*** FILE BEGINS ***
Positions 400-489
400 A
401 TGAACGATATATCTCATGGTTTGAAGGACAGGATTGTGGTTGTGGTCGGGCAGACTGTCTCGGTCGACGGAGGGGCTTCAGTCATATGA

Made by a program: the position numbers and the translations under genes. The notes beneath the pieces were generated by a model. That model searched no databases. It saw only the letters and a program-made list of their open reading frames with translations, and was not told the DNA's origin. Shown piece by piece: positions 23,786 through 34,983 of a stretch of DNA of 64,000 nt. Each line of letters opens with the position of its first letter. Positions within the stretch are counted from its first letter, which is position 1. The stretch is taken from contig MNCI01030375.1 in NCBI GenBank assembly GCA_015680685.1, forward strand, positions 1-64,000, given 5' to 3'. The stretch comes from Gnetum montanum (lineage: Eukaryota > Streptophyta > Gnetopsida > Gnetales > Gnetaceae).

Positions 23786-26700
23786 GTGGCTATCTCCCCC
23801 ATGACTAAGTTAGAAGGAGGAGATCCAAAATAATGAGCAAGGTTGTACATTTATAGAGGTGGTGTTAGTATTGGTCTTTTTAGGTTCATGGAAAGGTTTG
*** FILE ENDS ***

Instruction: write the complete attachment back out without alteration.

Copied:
Positions 400-489
400 A
401 TGAACGATATATCTCATGGTTTGAAGGACAGGATTGTGGTTGTGGTCGGGCAGACTGTCTCGGTCGACGGAGGGGCTTCAGTCATATGA

Made by a program: the position numbers and the translations under genes. The notes beneath the pieces were generated by a model. That model searched no databases. It saw only the letters and a program-made list of their open reading frames with translations, and was not told the DNA's origin. Shown piece by piece: positions 23,786 through 34,983 of a stretch of DNA of 64,000 nt. Each line of letters opens with the position of its first letter. Positions within the stretch are counted from its first letter, which is position 1. The stretch is taken from contig MNCI01030375.1 in NCBI GenBank assembly GCA_015680685.1, forward strand, positions 1-64,000, given 5' to 3'. The stretch comes from Gnetum montanum (lineage: Eukaryota > Streptophyta > Gnetopsida > Gnetales > Gnetaceae).

Positions 23786-26700
23786 GTGGCTATCTCCCCC
23801 ATGACTAAGTTAGAAGGAGGAGATCCAAAATAATGAGCAAGGTTGTACATTTATAGAGGTGGTGTTAGTATTGGTCTTTTTAGGTTCATGGAAAGGTTTG